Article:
Court News Ohio
Court News Ohio
Court News Ohio

Judicial College: Judges Furthering the Ohio Judiciary

The words 'Judicial College Board of Trustees' with an image of the Thomas J. Moyer Ohio Judicial Center as seen from the Scioto Mile in the background

The words 'Judicial College Board of Trustees' with an image of the Thomas J. Moyer Ohio Judicial Center as seen from the Scioto Mile in the background

Editor’s Note: This story is part of a series on the Ohio Supreme Court’s boards and commissions.

Expanding knowledge and adapting to changing landscapes are essential within the judiciary. For decades, that’s been the driving force behind the Ohio Supreme Court’s Judicial College.

Along with a full-time staff dedicated to raising the competency of judges, magistrates, and court personnel, the Judicial College has a board of trustees that advises the Supreme Court about judicial branch education and the College’s operations.

“Those representatives provide input on the way we deliver education in Ohio, and what we deliver,” said Christy Tull, the Judicial College’s director and the Court’s liaison to the board. “They inform much of what we do.”

Basis for Judicial College and Its Board
Established in 1976, the Judicial College is based on the pillars of continuing legal education to better serve the public as mandated in Rule IV of the Ohio Supreme Court Rules for the Government of the Judiciary of Ohio and section 10 of Rule X of the Court’s Rules for the Government of the Bar of Ohio.

The board of trustees was incorporated to ensure recipient input about the education and obtain insight from all factions of the judiciary.

It consists of 10 members, plus the chief justice, with representatives from all seven of the state’s judicial associations, the Ohio Association of Magistrates, and two at-large appointments made by the chief justice.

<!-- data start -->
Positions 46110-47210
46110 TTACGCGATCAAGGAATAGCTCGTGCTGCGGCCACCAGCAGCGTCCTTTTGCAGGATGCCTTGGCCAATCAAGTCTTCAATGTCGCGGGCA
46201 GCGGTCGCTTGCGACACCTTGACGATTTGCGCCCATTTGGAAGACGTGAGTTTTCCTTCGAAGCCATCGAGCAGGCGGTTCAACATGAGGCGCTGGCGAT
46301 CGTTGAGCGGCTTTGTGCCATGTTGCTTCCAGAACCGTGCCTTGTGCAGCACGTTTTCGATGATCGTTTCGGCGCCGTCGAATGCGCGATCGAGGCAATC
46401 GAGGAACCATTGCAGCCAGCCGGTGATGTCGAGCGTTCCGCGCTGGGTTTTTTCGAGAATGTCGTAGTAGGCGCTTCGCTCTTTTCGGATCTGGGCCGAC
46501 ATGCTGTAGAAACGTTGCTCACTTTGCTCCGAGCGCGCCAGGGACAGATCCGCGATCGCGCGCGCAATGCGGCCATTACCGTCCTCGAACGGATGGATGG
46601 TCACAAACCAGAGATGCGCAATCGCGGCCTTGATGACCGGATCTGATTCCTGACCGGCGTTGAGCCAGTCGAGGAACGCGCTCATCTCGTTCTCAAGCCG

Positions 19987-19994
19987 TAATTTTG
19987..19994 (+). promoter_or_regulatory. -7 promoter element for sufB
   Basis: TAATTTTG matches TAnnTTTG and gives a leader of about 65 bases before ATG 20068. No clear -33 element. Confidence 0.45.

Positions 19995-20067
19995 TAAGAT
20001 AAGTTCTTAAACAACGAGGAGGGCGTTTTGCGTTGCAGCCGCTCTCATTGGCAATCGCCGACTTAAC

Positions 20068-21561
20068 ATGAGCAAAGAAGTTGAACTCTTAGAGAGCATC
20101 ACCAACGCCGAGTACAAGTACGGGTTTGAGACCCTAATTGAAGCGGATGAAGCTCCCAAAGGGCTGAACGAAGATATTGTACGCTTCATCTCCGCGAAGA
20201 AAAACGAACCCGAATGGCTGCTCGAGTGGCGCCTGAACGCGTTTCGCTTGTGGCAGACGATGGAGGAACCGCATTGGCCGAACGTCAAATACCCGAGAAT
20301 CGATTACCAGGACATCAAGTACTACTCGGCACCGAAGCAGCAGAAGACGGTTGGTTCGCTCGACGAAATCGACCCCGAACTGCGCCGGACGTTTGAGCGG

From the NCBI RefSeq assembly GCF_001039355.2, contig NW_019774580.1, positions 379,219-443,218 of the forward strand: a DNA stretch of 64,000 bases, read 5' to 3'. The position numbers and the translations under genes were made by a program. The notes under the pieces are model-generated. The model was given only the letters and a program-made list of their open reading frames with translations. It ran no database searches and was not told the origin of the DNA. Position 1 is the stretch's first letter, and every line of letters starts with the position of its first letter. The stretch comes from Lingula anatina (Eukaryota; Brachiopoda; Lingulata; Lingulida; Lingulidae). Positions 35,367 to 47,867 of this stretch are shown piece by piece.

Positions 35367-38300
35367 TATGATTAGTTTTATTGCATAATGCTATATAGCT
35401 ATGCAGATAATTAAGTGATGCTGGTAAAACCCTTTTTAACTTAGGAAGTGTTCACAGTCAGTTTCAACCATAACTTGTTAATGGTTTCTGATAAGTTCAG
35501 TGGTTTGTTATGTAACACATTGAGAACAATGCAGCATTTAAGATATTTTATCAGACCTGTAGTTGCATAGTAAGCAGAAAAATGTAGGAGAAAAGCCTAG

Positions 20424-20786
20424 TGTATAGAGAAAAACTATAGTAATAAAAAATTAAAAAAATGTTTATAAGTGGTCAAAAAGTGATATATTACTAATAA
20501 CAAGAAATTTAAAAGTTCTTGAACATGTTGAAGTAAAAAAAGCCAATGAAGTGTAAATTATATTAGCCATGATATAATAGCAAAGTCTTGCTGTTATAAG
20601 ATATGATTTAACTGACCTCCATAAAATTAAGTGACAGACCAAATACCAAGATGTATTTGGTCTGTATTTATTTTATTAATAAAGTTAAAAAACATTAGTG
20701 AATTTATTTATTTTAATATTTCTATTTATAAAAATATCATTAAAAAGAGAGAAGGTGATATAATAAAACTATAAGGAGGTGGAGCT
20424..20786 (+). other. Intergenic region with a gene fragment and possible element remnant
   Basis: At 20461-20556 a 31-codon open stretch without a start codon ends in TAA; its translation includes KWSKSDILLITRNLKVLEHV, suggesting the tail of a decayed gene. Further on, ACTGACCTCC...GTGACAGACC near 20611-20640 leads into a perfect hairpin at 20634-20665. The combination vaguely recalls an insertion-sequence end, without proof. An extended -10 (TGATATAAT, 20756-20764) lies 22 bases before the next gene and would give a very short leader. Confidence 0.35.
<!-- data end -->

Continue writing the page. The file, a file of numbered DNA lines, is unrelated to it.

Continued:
Involvement from each judicial association combines perspectives from the Ohio Judicial Conference and each court jurisdiction – appellate, common pleas, domestic relations, juvenile, probate, municipal and county – to make sure all voices within the judiciary are recognized.

Within that representation, Tull says there’s even more inclusivity to “reflect the gender, ethnicity, geographic makeup, and other diverse demographics of our state.”

Those different backgrounds and specializations allow this select group of jurists to analyze the educational needs of the courts and the expectations of citizens they serve.

Recent examples of recommendations made by the Judicial College Board include mentoring requirements for new judicial officers, exploring whether to allow jurists more flexibility with their continuing legal education (CLE) by allowing more self-study hours, and discussing new magistrate orientation mandatory.

“Most board members are both students of the Judicial College and faculty,” said Franklin County Common Pleas Judge Stephen McIntosh, the board’s chair. “They are very much invested in the betterment of the judiciary through judicial branch education.”

Aiding All Parties
While the board “stays in its lane” as advisers, Tull adds that its care for enhancing the administration of justice includes working with other Supreme Court boards and commissions, and all parties that come into their courtrooms, including court-appointed guardians ad litem and guardians of adults.

The 10 members, who serve three-year terms with the option of being reappointed once, meet quarterly to deliberate about the Judicial College’s latest proposals and considerations.

One of the board’s biggest credits over the years is its guidance and support in the development and innovations of online education tailored to the judicial audience.

“Ohio is one of the leaders in the country at providing on-demand judicial branch education,” said Tull. “Yet, the Judicial College is only as successful as those individuals who contribute to its progress.

“And for that we are eternally grateful to the extraordinary commitment of each individual who has and does serve on our board of trustees.”

Service on the Judicial College Board of Trustees is one of the many ways judicial officers can give back to the profession. The Judicial College Board of Trustees, like other boards and commissions, has a need for volunteers to share in educating and maintaining the integrity of the profession. The justices of the Ohio Supreme Court appoint the members of the board and are always grateful for applications from those willing to serve.